Also, take the pledge!

      • c u n d gulag says:

        California, our newest resident dumbass troll, is one of several states with some form of legalization, or decriminalization, of marijuana:

        http://medicalmarijuana.procon.org/view.resource.php?resourceID=000881

        So, I suspect the word ‘unilaterally,” it does not mean what you think it means.

        And therefore, my Latin spouting chum, “ipso facto,” as usual, your point is idiotic.

        But, maybe you’d be better off letting us suspect that “a priori,” rather than write something that shows your ass, and proves what we think “a posteriori.”

        As in the “Fish” post, among others, I await your response with “baited” breath.

      • Njorl says:

        There is a difference between rights and laws. Laws can vary between states, rights can not.

        I would also like to add my voice to those requesting that you learn how to express yourself more clearly if you plan on posting here. People who write as poorly as you do should try to master presenting a logical argument before trying to appear clever.

        • c u n d gulag says:

          I think he got kicked out of whatever Minor League blogs he crawled out from for fighting and spitting at the other players.
          And those were the ones on HIS side!

          I think this ‘idjit’ needs to go back to some “Rookie League” blog.

          Or even further back – because this boy’s so bad at word-play, he couldn’t hit a veritable verbal t-ball.

          But, this not-even-Mario Mendoza’s jock-strap, thinks he’s the Babe Ruth of trolls.
          LOL!!!

          What a dope! What a maroon!!!

        • Range of Motion says:

          There is a difference between rights and laws.

          You think marijuana is a right?

          Really??

    • BradP says:

      The issue is not under what conditions a woman can have control over her body, the control over her body is the only issue.

      I thought it had been settled that health care decisions, especially those that are negligent and willfully impose social costs, are very much a public matter.

      • Hogan says:

        If by “health care decisions” you mean “decisions about whether to participate in the market for health insurance,” then yes. Most people wouldn’t consider those synonymous, though.

      • Furious Jorge says:

        Controlling one’s own body is not the same as being required to participate in an insurance market.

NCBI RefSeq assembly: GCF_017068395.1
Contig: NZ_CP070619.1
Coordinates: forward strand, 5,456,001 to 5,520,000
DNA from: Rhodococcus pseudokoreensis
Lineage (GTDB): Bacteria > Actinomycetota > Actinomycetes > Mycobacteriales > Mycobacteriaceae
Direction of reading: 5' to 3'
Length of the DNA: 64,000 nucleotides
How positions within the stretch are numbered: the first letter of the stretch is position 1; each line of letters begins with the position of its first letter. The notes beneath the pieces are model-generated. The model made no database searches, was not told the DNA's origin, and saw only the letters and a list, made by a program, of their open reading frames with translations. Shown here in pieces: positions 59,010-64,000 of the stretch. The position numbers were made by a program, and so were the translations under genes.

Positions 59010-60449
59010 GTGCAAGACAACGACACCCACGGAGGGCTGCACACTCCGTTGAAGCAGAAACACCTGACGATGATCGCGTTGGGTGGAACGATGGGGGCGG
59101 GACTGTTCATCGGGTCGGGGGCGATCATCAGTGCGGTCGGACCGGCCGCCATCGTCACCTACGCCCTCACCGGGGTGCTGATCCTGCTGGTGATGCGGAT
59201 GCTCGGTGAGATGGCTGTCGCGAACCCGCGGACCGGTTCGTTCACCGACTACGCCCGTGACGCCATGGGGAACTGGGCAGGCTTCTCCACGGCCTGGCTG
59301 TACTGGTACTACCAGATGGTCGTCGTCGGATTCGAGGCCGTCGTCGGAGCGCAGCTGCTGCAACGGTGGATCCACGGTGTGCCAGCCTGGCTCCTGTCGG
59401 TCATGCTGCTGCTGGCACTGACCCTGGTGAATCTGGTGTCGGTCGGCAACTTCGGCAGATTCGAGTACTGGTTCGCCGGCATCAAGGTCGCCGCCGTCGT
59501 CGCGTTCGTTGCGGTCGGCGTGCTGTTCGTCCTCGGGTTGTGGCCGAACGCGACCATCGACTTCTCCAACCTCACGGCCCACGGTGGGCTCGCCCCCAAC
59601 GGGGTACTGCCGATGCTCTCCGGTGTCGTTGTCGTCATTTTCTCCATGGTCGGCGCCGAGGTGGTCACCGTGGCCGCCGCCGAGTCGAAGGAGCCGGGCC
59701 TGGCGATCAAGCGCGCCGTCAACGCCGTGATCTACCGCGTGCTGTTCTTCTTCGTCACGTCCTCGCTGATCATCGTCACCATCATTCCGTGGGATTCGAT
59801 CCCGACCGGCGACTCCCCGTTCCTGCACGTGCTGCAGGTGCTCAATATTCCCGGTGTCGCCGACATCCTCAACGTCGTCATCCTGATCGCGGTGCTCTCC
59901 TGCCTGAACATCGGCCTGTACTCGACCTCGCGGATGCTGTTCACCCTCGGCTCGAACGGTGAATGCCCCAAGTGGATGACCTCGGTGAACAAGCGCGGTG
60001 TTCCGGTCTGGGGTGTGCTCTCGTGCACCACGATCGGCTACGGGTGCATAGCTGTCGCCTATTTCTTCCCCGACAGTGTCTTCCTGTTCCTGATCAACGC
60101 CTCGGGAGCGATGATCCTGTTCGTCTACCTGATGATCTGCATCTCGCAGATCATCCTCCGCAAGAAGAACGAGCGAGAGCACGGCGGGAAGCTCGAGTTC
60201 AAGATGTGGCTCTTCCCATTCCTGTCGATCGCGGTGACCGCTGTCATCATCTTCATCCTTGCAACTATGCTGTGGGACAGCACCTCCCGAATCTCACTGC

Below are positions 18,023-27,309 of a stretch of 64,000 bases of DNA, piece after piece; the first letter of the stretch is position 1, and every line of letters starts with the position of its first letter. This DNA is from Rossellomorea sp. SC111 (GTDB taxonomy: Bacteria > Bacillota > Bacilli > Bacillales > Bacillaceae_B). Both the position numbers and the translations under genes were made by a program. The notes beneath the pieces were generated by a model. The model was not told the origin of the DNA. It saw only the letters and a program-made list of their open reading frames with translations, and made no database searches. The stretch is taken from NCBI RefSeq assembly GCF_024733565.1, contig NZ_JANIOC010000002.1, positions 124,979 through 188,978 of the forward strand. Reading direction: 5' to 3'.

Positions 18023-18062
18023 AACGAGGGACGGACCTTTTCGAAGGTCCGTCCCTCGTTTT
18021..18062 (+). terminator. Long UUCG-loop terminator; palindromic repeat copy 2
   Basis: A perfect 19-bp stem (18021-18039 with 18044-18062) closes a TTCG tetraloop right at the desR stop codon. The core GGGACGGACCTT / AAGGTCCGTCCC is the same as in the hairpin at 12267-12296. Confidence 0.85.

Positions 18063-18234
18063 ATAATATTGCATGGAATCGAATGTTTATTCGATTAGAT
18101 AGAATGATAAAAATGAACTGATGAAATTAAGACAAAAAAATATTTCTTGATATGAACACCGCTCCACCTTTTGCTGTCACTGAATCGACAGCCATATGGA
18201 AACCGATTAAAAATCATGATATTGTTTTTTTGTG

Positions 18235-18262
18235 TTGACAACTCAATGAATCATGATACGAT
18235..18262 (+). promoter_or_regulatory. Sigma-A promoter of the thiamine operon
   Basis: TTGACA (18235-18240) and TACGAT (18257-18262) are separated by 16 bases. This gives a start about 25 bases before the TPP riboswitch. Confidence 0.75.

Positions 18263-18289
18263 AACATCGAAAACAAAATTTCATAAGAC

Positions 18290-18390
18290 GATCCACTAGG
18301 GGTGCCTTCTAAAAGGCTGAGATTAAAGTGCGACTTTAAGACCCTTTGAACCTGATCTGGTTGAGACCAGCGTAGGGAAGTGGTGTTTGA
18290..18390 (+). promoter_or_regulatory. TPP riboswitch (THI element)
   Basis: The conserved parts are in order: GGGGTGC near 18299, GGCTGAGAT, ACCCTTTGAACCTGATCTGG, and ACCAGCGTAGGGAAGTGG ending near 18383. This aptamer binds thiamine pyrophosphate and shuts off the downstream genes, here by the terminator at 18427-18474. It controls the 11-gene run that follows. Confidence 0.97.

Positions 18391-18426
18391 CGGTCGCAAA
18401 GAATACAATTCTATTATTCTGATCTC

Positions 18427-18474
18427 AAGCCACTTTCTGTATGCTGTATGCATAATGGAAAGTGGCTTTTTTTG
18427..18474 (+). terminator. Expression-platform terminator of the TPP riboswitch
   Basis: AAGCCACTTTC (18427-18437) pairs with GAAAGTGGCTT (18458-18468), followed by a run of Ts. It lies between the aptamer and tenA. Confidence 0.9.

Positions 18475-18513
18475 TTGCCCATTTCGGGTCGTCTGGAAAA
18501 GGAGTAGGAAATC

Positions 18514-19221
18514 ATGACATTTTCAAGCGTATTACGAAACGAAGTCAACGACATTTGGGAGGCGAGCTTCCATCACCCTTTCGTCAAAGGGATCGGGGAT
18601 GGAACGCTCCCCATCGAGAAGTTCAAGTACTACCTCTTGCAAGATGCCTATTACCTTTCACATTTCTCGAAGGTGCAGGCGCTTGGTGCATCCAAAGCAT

Come on. You can do better than that.

        • BradP says:

          My point, and this goes to both of you, is that pregnancies and their resolution have dramatic social costs.

          And you are entirely correct, they aren’t equivalent. The externalities and social costs of having a child are far higher than the social costs and externalities of taking a bet that one won’t have a catastrophic injury or illness.

          Controlling one’s own body is not the same as being required to participate in an insurance market.

          Its a difference of degree and not kind. I notice neither of you actually made an argument for why there is a difference.

          Heroin use in general. I support legalization, but I would imagine most pro-choicers would say that social costs of heroin use validate a breach of that “control over one’s body”. Heroin use while pregnant would be an extreme example.

          Ultimately, when you break it down, “control of one’s own body” is a phrase that is so vague that it almost meaningless.

          • Malaclypse says:

            Its a difference of degree and not kind. I notice neither of you actually made an argument for why there is a difference.

            If the difference is not completely fucking obvious, I’d suggest speaking with more women and fewer libertarians.

            • BradP says:

              I understand the difference between choosing health insurance and choosing how to resolve a pregnancy.

              I don’t understand what difference exists between the two that makes health insurance decisions a matter of rectifying social costs, and pregnancy a matter of “controlling one’s own body”.

              • Hogan says:

                Buying health insurance isn’t “something you do with your body.” It’s something you do with your money. Those things are subjected to different levels of scrutiny and regulation. That’s just how we roll.

                • BradP says:

                  Buying health insurance isn’t “something you do with your body.” It’s something you do with your money.

                  What do you do for a living that allows you to make such a distinction?

                • Hogan says:

                  Like most people, I exchange some of my labor power for an agreed quantity of a medium of exchange that I can use to purchase goods and services. I’ve never been pregnant myself, but I’m told it’s a very different experience.

          • Hogan says:

            The externalities and social costs of having a child are far higher than the social costs and externalities of taking a bet that one won’t have a catastrophic injury or illness.

            True. And it’s not like there’s any upside to people having children.

            • BradP says:

              True. And it’s not like there’s any upside to people having children.

              Of course.